Zambia has a reputation for political stability and for having a relatively healthy economy compared with the rest of the southern Africa region. In September 2011, Zambia held a peaceful presidential election, but despite the country’s relative stability, poverty levels remained high in 2012, particularly in rural areas. Meanwhile, urban communities faced pressure from increased costs of living, particularly for food.
Concern began working in Zambia in 2003 in response to drought in the country’s Southern Province. Concern’s Zambia program is currently focusing on livelihoods, gender equality, and HIV and AIDS interventions.
LIVELIHOODS - Improving the well-being of the extreme poor through increased income, improved gender equality, and sustainable agriculture
Through the Realigning Agriculture to Improve Nutrition (RAIN) Program, Concern is working to reduce the prevalence of chronic malnutrition among young children and to improve the nutritional status of pregnant and breastfeeding women. Concern is achieving this objective by ensuring that women develop increased influence in decision-making regarding household-level agricultural production and money spent on food. The project works with poor women farmers to improve their nutritional status and that of their families as well as to raise awareness about nutrition and health.
Concern is implementing a conservation agriculture program that is working to diversify household livelihood options in a sustainable way. We are improving household nutrition by providing legume seeds such as beans, cowpeas, and groundnuts as well as oilseeds such as sunflower seeds. As a result of these contributions, combined with comprehensive training on conservation agriculture methods, poor farmers are benefiting from increased crop yields, enhanced access to markets, and cash crops to supplement subsistence farming. The program has also led to the diversification of the local diet, which is largely dependent on seasonal foods for protein. Through conservation agriculture training, farmers are beginning to incorporate practices such as early planting and soil improvement to increase their resiliency to erratic rainfall. Despite a rainfall deficit that was 33 percent below average during the 2011–2012 farming season, farmers managed to double district averages for staple food production.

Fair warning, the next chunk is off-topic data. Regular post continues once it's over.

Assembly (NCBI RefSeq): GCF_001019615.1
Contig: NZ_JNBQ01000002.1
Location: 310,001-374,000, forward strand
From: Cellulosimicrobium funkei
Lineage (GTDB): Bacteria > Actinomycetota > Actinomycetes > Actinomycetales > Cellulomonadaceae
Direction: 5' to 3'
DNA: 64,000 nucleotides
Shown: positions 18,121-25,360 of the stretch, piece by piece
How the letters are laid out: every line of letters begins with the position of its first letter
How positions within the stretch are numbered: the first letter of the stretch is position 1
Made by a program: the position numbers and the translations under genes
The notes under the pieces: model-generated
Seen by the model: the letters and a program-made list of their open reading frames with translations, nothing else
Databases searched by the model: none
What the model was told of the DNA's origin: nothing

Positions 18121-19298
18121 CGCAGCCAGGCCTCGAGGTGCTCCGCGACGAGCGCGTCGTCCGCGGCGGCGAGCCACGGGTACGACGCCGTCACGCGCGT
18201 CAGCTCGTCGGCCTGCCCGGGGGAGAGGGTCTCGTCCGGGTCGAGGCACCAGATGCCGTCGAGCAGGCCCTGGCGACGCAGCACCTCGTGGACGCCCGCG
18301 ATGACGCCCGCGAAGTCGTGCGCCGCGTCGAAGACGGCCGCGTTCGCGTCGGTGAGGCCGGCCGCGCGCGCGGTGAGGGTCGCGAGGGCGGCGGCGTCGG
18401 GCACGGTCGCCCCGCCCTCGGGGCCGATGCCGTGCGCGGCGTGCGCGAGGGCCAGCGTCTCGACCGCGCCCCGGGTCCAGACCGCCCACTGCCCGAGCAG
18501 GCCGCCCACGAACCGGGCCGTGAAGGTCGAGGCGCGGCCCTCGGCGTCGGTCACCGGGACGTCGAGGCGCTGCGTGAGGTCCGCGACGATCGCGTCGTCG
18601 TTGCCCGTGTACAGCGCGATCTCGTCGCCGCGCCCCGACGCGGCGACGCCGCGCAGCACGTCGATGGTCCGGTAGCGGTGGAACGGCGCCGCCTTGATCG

HIV and AIDS - Reducing the spread of HIV and AIDS and improving quality of life for those infected
Concern works directly with extremely vulnerable children and their guardians, youth, and people living with HIV and AIDS to reduce the devastating effects of HIV and AIDS. Through our education campaigns, Concern promotes safe sex practices and a greater understanding and awareness of the causes of HIV and AIDS transmission.
Infection with HIV or AIDS very often results in social stigma, discrimination, and a high risk of death as well as increased numbers of child-headed and elderly-headed households. Children living in these households face additional burdens that significantly diminish their chances of accessing education.
Concern works to ensure that orphans and vulnerable children continue their education with initiatives that aim to reduce absenteeism and dropout rates. The program supports children by providing school fees and life skills training as well as psychosocial support. An evaluation of the program in October 2012 revealed that over 80 percent of the vulnerable children with whom Concern works would not be able to attend school without this support.
ZAMBIA AT A GLANCE
Area: 753,000 sq km
Population: 13.9 million
GDP per capita: $1,423
Infant mortality (per thousand births): 69
Life expectancy: 49.4
Living with HIV and AIDS: 12.5 percent
Literacy rate: 71.2 percent
Without access to safe water: 39 percent
Human development rank: 163 (out of 187)